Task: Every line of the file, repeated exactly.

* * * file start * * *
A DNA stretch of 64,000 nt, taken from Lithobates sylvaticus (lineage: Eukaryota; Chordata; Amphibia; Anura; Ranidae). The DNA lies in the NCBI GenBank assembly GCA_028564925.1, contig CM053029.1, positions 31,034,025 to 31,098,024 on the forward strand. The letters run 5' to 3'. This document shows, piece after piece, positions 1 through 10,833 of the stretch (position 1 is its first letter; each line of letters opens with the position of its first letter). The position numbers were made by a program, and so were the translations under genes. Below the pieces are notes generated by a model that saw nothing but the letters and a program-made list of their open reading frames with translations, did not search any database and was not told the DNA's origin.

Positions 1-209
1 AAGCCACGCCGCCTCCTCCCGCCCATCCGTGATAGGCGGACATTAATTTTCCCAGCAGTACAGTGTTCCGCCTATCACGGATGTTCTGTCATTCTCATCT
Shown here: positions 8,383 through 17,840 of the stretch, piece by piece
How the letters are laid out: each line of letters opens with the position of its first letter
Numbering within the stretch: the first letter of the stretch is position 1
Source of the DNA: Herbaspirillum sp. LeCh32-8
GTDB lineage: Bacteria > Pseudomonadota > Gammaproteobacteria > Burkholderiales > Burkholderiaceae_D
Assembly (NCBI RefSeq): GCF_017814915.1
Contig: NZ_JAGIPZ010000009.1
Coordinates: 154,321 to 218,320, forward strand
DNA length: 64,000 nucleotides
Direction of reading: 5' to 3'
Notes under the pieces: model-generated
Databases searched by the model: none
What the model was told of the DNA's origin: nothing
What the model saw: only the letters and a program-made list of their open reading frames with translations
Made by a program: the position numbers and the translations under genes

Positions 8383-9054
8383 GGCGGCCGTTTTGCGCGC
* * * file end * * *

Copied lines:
A DNA stretch of 64,000 nt, taken from Lithobates sylvaticus (lineage: Eukaryota; Chordata; Amphibia; Anura; Ranidae). The DNA lies in the NCBI GenBank assembly GCA_028564925.1, contig CM053029.1, positions 31,034,025 to 31,098,024 on the forward strand. The letters run 5' to 3'. This document shows, piece after piece, positions 1 through 10,833 of the stretch (position 1 is its first letter; each line of letters opens with the position of its first letter). The position numbers were made by a program, and so were the translations under genes. Below the pieces are notes generated by a model that saw nothing but the letters and a program-made list of their open reading frames with translations, did not search any database and was not told the DNA's origin.

Positions 1-209
1 AAGCCACGCCGCCTCCTCCCGCCCATCCGTGATAGGCGGACATTAATTTTCCCAGCAGTACAGTGTTCCGCCTATCACGGATGTTCTGTCATTCTCATCT
Shown here: positions 8,383 through 17,840 of the stretch, piece by piece
How the letters are laid out: each line of letters opens with the position of its first letter
Numbering within the stretch: the first letter of the stretch is position 1
Source of the DNA: Herbaspirillum sp. LeCh32-8
GTDB lineage: Bacteria > Pseudomonadota > Gammaproteobacteria > Burkholderiales > Burkholderiaceae_D
Assembly (NCBI RefSeq): GCF_017814915.1
Contig: NZ_JAGIPZ010000009.1
Coordinates: 154,321 to 218,320, forward strand
DNA length: 64,000 nucleotides
Direction of reading: 5' to 3'
Notes under the pieces: model-generated
Databases searched by the model: none
What the model was told of the DNA's origin: nothing
What the model saw: only the letters and a program-made list of their open reading frames with translations
Made by a program: the position numbers and the translations under genes

Positions 8383-9054
8383 GGCGGCCGTTTTGCGCGC